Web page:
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re: JLA History

Just a note with regard to the editorial commentary in the portion of your history pertaining to Midsummer's Nightmare. First, its clear that Aquaman did, at some point, if only briefly, use the name Arthur Curry. The best evidence are the numerous occurences of people calling him Arthur. Second, Diana Prince is, in fact, Wonder Woman's legal name. She added the Prince when she did the paperwork to legally work in this country, first at Taco Whiz, then at the Gateway City museum. Batman is well familiar with both of these facts. With regard to why they were the only two he came up with, I'd argue that they're the only two he'd look for, besides J'Onn (who, of course, wouldn't have been listed as John Jones anywhere, in the context of the story). With the whole world at stake, I really doubt Batman would try to gather allies who he didn't know, ala Jack Knight, doesn't respect, ala GL, Wally, Guy and Billy, or who wouldn't be very useful ala Ralph (I'm a fan, but he's not exactly a heavy hitter).

Given the context, with the whole world at stake, Batman would put together a crack team of the people he trusts and respects, and given Superman's more democratic bent, I'm sure he'd be willing to fib, "Oh gee, I only found two. Lets get them and go find J'Onn."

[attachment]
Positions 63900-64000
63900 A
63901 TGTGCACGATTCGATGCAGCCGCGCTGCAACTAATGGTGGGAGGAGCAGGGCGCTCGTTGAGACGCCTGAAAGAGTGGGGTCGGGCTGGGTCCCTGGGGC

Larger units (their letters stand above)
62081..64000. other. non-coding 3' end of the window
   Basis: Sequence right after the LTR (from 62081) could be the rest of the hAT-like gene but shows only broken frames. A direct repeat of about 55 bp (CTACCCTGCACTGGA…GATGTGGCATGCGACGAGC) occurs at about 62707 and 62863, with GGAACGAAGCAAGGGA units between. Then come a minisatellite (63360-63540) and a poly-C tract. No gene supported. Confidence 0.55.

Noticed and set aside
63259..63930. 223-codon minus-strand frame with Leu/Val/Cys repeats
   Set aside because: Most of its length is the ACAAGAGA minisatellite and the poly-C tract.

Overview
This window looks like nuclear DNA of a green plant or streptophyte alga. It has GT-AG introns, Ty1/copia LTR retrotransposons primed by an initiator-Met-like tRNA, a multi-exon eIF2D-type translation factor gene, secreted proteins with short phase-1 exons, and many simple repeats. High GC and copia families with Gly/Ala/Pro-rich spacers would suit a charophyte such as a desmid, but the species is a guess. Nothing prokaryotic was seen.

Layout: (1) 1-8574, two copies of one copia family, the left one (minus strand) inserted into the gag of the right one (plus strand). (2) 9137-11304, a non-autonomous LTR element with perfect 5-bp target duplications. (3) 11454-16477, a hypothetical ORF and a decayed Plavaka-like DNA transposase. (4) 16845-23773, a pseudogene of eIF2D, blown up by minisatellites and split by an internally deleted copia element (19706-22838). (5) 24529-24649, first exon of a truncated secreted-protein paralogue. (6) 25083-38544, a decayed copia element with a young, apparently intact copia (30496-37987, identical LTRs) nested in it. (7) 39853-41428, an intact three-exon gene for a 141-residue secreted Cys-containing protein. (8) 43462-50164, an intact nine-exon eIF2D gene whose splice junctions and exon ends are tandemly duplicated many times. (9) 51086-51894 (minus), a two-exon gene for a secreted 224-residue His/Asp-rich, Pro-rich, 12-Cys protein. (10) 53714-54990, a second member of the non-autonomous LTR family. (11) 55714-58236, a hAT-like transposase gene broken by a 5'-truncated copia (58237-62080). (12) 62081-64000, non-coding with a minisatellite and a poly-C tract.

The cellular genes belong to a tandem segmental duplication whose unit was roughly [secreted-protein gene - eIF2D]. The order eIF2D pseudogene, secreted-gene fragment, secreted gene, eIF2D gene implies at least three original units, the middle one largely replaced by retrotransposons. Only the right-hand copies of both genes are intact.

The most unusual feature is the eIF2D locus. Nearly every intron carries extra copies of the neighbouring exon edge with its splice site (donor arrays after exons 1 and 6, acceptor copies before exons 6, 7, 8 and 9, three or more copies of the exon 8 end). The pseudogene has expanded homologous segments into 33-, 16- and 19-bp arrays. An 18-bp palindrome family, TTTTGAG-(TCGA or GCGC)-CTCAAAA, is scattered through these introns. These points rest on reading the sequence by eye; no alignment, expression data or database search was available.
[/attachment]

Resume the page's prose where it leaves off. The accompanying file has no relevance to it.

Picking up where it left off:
Joan Wayne aka, Ms. Victory

Nice explanation. I know Arthur Curry is Aquaman's real name, but there must be hundreds of Arthur Currys in the world and Aquaman doesn't have a location to begin in (unlike Jack Knight, who would likely be in the directory for Opal City). As for Diana Prince, I didn't know she'd adopted that name and I collected Perez up to issue 50 and Byrne's run up to about #114 (and this Golden age thing now) and she never used it…even rejected it back in her Myndi Mayer publicity days.

I still think Bruce knows many more traceable identities of useful people he respects, such as several other JLAers, JSAers, Black Lightning, Rex (Metamorpho) Mason, Katana, etc… As for Guy Gardner, he may not respect him…but he was always good at controlling Guy and Guy is much more stable and mature than before. It's all subjective.

The main hole in your theory is that anybody is more "useful" than Aquaman.